Landlord is a diamond

THE Queen’s Diamond Jubilee, as was only to be expected, inspired Britain’s brewers to produce a host of celebratory beers to mark the occasion, with the combination of patriotism and an extra day’s holiday representing a marketing opportunity which could hardly be ignored.

Among the special brews was Diamond Ale from Adnams, closely based on Wedding Ale which was brewed by the Southwold company last year to mark the marriage of Prince William and Kate Middleton – another occasion which saw an extra day off bestowed upon a grateful nation.

Diamond Ale, a pale amber in colour, was brewed using hops of the Sovereign variety (of course) and, as with Wedding Ale, a helping of locally-sourced honey. It is suggested that the term “honeymoon” arose from a tradition of brewing honey beers to celebrate weddings, although it seems more likely that it was the expression which inspired the beers rather than the other way round.

The more cynical explanation for the term “honeymoon” is that it recognises that the first month of a marriage (equivalent to a full phase of the moon) is the sweetest, with the implication, presumably, that it’s all downhill from there…

Across the county in Bury St Edmunds, Greene King not only brewed Celebration Pale Ale to mark the Diamond Jubilee but also baked a cake, which it delivered to Buckingham Palace, containing a dash of the Queen Elizabeth Coronation Ale which the company brewed in June 1953.

The pale and golden ale styles were much to the fore among beers brewed to mark the jubilee, perhaps in anticipation of the warmth and sunshine which, in the event, were conspicuous almost entirely by their absence.

But perhaps it was the moment for pale ale on a rather deeper level. By coincidence, two of the UK’s best-known and most popular pale ales are also celebrating their own “diamond jubilees”, having first been brewed in 1952, the year of HM the Queen’s accession.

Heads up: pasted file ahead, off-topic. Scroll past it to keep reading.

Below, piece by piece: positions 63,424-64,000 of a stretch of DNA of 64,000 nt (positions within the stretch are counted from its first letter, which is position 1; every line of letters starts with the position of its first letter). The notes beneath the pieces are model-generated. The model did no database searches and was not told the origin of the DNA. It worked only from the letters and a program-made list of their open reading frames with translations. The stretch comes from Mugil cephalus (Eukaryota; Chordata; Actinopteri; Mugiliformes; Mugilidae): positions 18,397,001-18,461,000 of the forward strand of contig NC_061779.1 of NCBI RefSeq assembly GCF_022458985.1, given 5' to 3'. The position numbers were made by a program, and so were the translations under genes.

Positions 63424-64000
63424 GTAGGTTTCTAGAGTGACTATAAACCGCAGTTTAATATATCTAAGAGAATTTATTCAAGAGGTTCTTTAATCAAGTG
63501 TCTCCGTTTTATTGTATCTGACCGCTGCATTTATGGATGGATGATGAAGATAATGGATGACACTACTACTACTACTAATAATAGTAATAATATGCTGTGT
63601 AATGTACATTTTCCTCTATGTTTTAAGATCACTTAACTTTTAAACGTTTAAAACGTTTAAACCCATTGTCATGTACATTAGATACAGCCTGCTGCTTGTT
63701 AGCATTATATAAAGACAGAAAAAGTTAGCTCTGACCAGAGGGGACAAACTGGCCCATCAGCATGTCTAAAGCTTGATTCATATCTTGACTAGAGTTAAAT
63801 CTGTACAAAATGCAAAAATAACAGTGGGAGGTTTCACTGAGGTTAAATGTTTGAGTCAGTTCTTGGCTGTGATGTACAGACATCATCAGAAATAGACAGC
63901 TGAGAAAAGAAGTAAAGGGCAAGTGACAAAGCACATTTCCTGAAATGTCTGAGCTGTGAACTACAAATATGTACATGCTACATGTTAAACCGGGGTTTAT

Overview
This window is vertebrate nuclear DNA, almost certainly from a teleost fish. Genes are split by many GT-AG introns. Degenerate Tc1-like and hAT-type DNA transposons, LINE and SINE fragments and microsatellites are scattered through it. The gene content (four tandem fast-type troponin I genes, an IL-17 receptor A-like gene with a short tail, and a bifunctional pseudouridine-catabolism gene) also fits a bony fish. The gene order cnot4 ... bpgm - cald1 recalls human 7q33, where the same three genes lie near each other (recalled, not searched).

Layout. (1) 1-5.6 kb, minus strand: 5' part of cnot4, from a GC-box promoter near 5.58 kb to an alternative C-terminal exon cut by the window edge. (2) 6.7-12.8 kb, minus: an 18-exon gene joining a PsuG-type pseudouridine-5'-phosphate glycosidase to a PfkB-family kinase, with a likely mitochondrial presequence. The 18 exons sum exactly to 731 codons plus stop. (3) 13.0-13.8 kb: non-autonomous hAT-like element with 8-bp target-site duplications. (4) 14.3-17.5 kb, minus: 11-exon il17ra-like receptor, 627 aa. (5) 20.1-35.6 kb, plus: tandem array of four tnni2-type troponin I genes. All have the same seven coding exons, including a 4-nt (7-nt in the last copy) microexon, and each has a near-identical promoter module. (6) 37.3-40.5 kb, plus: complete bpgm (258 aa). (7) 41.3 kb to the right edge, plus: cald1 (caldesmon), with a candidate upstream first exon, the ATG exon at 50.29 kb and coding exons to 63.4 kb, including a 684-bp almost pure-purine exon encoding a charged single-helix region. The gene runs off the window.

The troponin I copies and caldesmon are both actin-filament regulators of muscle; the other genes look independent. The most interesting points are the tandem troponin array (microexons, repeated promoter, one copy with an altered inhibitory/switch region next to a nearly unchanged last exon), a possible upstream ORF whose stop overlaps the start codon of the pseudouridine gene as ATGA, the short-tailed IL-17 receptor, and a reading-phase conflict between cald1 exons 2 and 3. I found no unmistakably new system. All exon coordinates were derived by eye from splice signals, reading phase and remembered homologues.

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In the case of Marston’s Pedigree there appears to be an element of uncertainty whether it was genuinely a new beer which was launched or whether it was simply a new name for the “Burton Pale Ale” which the company had been brewing in Burton-upon-Trent for many years. According to Marston’s, the name “Pedigree” was the result of a competition held among the company’s workforce, with the winning suggestion coming from Marjorie Newbold, a member of the typing pool.

Details of her prize seem not to have been recorded but this is not the case with Timothy Taylor’s Lordlord pale ale, which was also first brewed in 1952. It was originally marketed as “Competition Ale”, with drinkers invited to suggest a permanent name for it, and the winner, the steward of a local club at Keighley in Yorkshire, where Timothy Taylor & Co has been brewing since 1858, received an astonishing �500 (about �10,000 in today’s money) for coming up with “Landlord”.

Pedigree and Landlord both remain best sellers 60 years on, but Landlord has a particularly distinguished history, having been named Champion Beer of Britain (CBOB) no fewer than four times, in 1982, 1983, 1994 and 1999 and been runner-up for the title on a further four occasions, in 1990, 1992, 1993 and 2010.

CBOB is, of course, a competition for cask beers but Landlord actually started out as a bottle beer, the cask version following after it proved a hit.

Bottled Landlord, which has also won its share of awards, is, unusually, slightly lower in strength than the cask version, at 4.1%abv against 4.3%. In most cases, where there is any difference in strength between the two, the take-home version tends to be the stronger.

But no matter; the bottled version is in no way lacking in character. The initial impression is one of sweetness, with notes of caramel and boiled sweet, but this is almost instantly offset by a robust bitterness, the well-balanced intensity of the malt and hop characters being reminiscent of an Indian Pale Ale, although Landlord is rather lower in strength than a true IPA. A slightly biscuity note then starts to assert itself but the hops have the final say with a finish which is long, refreshing and, frankly, rather more-ish.

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